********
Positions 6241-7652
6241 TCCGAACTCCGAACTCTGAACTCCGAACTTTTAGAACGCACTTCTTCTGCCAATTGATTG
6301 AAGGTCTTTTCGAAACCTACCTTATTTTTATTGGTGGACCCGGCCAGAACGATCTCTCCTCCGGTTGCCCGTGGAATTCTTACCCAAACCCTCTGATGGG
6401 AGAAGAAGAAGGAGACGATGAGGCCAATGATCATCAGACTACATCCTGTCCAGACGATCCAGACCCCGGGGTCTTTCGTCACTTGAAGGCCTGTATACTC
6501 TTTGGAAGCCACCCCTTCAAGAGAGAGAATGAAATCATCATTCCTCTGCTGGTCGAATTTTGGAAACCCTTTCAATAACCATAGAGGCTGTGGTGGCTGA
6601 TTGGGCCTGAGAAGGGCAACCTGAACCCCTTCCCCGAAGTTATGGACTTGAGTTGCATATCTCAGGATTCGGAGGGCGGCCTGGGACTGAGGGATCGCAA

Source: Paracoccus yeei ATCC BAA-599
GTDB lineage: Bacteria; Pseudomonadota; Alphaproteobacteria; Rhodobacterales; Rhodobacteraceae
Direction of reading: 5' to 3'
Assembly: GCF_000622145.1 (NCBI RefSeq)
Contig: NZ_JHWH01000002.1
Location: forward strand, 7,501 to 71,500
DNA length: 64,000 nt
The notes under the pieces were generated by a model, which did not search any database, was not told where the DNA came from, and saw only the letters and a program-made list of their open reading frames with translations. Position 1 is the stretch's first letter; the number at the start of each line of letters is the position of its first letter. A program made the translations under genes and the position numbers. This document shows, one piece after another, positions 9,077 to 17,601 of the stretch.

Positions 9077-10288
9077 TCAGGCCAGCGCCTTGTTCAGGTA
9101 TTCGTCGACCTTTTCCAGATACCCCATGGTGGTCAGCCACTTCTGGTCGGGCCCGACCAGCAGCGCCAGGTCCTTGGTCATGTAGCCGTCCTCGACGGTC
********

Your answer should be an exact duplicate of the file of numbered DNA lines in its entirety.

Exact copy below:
Positions 6241-7652
6241 TCCGAACTCCGAACTCTGAACTCCGAACTTTTAGAACGCACTTCTTCTGCCAATTGATTG
6301 AAGGTCTTTTCGAAACCTACCTTATTTTTATTGGTGGACCCGGCCAGAACGATCTCTCCTCCGGTTGCCCGTGGAATTCTTACCCAAACCCTCTGATGGG
6401 AGAAGAAGAAGGAGACGATGAGGCCAATGATCATCAGACTACATCCTGTCCAGACGATCCAGACCCCGGGGTCTTTCGTCACTTGAAGGCCTGTATACTC
6501 TTTGGAAGCCACCCCTTCAAGAGAGAGAATGAAATCATCATTCCTCTGCTGGTCGAATTTTGGAAACCCTTTCAATAACCATAGAGGCTGTGGTGGCTGA
6601 TTGGGCCTGAGAAGGGCAACCTGAACCCCTTCCCCGAAGTTATGGACTTGAGTTGCATATCTCAGGATTCGGAGGGCGGCCTGGGACTGAGGGATCGCAA

Source: Paracoccus yeei ATCC BAA-599
GTDB lineage: Bacteria; Pseudomonadota; Alphaproteobacteria; Rhodobacterales; Rhodobacteraceae
Direction of reading: 5' to 3'
Assembly: GCF_000622145.1 (NCBI RefSeq)
Contig: NZ_JHWH01000002.1
Location: forward strand, 7,501 to 71,500
DNA length: 64,000 nt
The notes under the pieces were generated by a model, which did not search any database, was not told where the DNA came from, and saw only the letters and a program-made list of their open reading frames with translations. Position 1 is the stretch's first letter; the number at the start of each line of letters is the position of its first letter. A program made the translations under genes and the position numbers. This document shows, one piece after another, positions 9,077 to 17,601 of the stretch.

Positions 9077-10288
9077 TCAGGCCAGCGCCTTGTTCAGGTA
9101 TTCGTCGACCTTTTCCAGATACCCCATGGTGGTCAGCCACTTCTGGTCGGGCCCGACCAGCAGCGCCAGGTCCTTGGTCATGTAGCCGTCCTCGACGGTC